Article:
[cfe-dev] Removing "TransferFuncs" from the analyzer
kremenek at apple.com
Thu Jul 14 22:50:00 PDT 2011
On Jul 14, 2011, at 8:48 PM, Jordy Rose wrote:
> Oops, right, I meant why the summaries have to be attached to ExplodedNodes -- the only time they're used once attached is for bug reports, and only in those three cases (-dealloc, MakeCollectable in non-GC, and retain/release in GC). Which, actually, is something we could change right now, by only attaching summaries if they have interesting ArgEffects. The actual RetainSummaryManager can still live on RetainReleaseChecker when everything blows over.
> For AnnotatedGRState, I think if we're going to add new infrastructure this isn't a bad way to go. I would think Annotations would be a lot like a GRState's GDM, a wrapper around some kind of tag-keyed map (though it doesn't have to be immutable until it goes into an AnnotatedGRState.
> How do annotations interact with ExplodedNodes being FoldingSetNodes? Are annotations merged, or do they make two different nodes unique? (If they make the nodes unique, does that mean all annotation data—which I'm currently thinking of like a GRState's GDM—has to be profile able?)
I was thinking something very simple.
First, the design is that annotations are sparse. They rarely happen, so there is no reason to put them in the ExplodedNodes themselves. I was just thinking of ExplodedGraph of having an side table from ExplodedNodes to (optional) annotations. Basically, when ExplodedGraph::getNode() is called, it is passed an AnnotatedGRState. An AnnotatedGRState is just a package for GRState and annotations (that are somehow managed). Think of AnnotatedGRState as a value object, like SVal. ExplodedGraph::getNode() then just unpacks the GRState, does what it does now, and if the AnnotatedGRState had an annotation we just plop it in the side table.
That said, you are right about ExplodedNodes being FoldingSetNodes. Annotations really have more to do with the *transition* between two nodes, so perhaps the annotation should be associated with the edge between the predecessor and the successor node? That way you can have multiple annotations associated with an ExplodedNode, but those annotations are contextual to the transition. If we did this, then maybe ExplodedNode:;getNode() wouldn't reason about annotations at all. Instead, Checker::addTransition() could call generate the new node, and then tell ExplodedGraph to add an annotation between the predecessor node (which CheckerContext knows about) and the new node. The annotation would then go into a side table.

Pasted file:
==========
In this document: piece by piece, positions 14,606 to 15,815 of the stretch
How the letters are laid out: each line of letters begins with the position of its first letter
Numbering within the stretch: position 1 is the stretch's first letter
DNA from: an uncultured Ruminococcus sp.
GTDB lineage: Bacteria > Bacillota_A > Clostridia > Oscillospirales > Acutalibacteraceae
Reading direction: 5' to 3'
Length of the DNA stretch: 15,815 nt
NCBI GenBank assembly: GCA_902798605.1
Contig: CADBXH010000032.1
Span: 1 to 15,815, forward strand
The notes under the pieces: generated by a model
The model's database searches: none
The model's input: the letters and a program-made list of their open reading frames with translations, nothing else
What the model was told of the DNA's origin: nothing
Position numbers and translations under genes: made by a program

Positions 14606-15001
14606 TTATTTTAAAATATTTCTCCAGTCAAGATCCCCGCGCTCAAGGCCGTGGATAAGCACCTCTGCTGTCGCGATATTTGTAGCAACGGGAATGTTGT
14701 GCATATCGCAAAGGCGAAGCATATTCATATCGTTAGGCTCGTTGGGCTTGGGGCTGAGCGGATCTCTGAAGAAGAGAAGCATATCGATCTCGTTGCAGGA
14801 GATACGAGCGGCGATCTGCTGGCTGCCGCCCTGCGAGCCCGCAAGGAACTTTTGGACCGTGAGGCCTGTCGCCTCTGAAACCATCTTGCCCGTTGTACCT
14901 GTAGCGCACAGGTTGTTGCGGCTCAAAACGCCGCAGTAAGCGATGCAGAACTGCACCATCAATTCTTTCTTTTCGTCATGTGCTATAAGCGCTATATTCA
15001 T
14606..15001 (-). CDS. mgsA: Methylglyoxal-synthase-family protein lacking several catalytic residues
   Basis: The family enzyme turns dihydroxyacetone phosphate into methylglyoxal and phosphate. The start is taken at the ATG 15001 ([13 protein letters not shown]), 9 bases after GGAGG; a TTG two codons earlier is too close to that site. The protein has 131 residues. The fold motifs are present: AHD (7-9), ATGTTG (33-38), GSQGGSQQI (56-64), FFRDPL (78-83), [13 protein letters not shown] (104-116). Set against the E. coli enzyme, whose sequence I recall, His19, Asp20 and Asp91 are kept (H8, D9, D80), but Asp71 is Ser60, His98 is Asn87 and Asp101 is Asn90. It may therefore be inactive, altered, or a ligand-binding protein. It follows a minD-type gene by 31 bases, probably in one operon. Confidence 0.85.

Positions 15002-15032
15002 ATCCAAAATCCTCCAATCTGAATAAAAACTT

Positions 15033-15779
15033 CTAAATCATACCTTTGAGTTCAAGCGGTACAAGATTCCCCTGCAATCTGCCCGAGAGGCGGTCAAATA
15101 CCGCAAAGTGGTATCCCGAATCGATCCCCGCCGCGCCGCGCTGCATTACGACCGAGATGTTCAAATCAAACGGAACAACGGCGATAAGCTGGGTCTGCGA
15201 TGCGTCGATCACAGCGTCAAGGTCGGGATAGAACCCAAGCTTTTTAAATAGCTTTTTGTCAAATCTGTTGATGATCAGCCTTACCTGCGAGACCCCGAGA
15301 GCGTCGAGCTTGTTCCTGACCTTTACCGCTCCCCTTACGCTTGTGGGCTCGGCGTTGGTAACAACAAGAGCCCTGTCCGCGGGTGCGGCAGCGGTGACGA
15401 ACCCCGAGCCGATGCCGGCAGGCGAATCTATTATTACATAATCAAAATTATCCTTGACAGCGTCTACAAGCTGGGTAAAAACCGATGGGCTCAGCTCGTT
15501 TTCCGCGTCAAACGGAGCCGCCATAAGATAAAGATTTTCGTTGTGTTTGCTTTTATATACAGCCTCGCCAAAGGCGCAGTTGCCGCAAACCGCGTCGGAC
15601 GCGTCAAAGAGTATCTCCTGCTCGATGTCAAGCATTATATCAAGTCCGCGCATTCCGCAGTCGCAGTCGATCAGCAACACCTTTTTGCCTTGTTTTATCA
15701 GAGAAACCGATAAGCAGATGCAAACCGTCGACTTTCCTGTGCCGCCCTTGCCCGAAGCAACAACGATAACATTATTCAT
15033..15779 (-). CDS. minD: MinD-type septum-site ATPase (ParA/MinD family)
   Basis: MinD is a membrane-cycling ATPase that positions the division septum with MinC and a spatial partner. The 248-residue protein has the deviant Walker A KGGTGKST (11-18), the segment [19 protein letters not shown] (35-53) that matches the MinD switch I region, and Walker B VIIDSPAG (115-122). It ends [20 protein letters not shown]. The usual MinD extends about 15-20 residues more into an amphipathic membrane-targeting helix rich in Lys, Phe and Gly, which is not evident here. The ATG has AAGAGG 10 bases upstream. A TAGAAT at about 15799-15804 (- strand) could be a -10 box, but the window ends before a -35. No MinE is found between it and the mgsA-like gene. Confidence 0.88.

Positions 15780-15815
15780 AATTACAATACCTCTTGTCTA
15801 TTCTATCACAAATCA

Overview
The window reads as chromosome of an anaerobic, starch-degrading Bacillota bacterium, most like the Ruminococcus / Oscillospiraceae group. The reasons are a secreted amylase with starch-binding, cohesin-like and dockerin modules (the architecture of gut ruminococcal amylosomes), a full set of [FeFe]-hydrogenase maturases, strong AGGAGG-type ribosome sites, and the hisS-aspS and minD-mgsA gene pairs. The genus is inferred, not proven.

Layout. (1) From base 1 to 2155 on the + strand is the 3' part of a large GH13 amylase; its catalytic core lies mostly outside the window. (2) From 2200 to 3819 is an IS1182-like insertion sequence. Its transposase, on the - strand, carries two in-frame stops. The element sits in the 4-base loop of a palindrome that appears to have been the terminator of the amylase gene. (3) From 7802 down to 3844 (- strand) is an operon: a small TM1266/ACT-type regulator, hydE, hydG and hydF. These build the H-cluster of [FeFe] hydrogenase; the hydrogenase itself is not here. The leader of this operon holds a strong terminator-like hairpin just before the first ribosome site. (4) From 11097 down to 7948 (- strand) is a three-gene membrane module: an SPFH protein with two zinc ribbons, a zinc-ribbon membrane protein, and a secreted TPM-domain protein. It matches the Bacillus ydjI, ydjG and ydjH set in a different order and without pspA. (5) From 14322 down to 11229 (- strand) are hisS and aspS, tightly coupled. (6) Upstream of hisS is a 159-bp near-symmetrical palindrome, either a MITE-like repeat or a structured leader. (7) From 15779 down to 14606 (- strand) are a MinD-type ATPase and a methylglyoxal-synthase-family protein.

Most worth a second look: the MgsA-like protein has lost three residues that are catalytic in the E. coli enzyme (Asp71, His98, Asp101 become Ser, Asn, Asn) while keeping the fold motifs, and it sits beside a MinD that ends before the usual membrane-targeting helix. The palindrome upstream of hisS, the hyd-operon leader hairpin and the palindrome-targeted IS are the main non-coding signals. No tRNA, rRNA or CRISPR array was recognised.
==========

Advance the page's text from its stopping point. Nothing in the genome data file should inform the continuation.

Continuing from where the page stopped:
I actually really like this idea. Right now CFRefCount (and possibly other checkers) need to walk the ExplodedGraph path to *infer* transition information. Annotations just record that information for transition.
If we got clever with our representation, and we wanted the option to have annotations be lightweight but possibly prolific, we can possibly optimize how edge sets are represented in ExplodedNode to better store annotations. I see that as an optimization problem. I really believe that the majority of nodes, which are not checker generated, would not have annotations.
> Lastly, I'm a little wary of using AnnotatedGRState to carry around a state+annotations, rather than just adding an Annotations parameter to getNode, but I guess it makes things easier for existing code. We'll probably have to look at all the callers of getNode either way if we make this change.
Understood. My idea for AnnotatedGRState was to provide a way to accrue annotations while manipulating a GRState, but it really is just packaging. I'm fine with not introducing a class like this for starters, and just working with some basic APIs as you suggest. There is value in keeping the APIs simple, and building up what we actually need.
> I guess the big question is whether or not this is actually necessary: will checkers need a way to associate information with certain nodes /besides/ RetainReleaseChecker? Probably yes, but there should probably be a guideline to avoid over-using annotations, putting off most of the work until you know there's a diagnostic.
I think this would be useful for a variety of checkers. The retain release checker would make use of it, and so would a general malloc/free checker, or really any type state checker (including the PthreadLockChecker). Type state checking is one of the most frequent checking we can do.
Another thing we could possibly provide are "implicit annotations." For example, suppose we provide an API to query the annotations for an <ExplodedNode, ExplodedNode> pair. Some of those could be explicitly recorded in a side table, and some of those could be lazily generated from a Checker via a callback. For example, this is essentially what CFRefCount does: it reverse engineers state transitions when generating diagnostics. For most cases it doesn't need the function summary (which could be captured by an explicit annotation recorded in the ExplodedGraph), and for those cases the annotation could be generated lazily and on-demand. Mechanically, much of the logic in the RetainReleaseChecker for generating diagnostics would be the same, but it could be modularized based on a generic, and extensible annotation API for node transitions.
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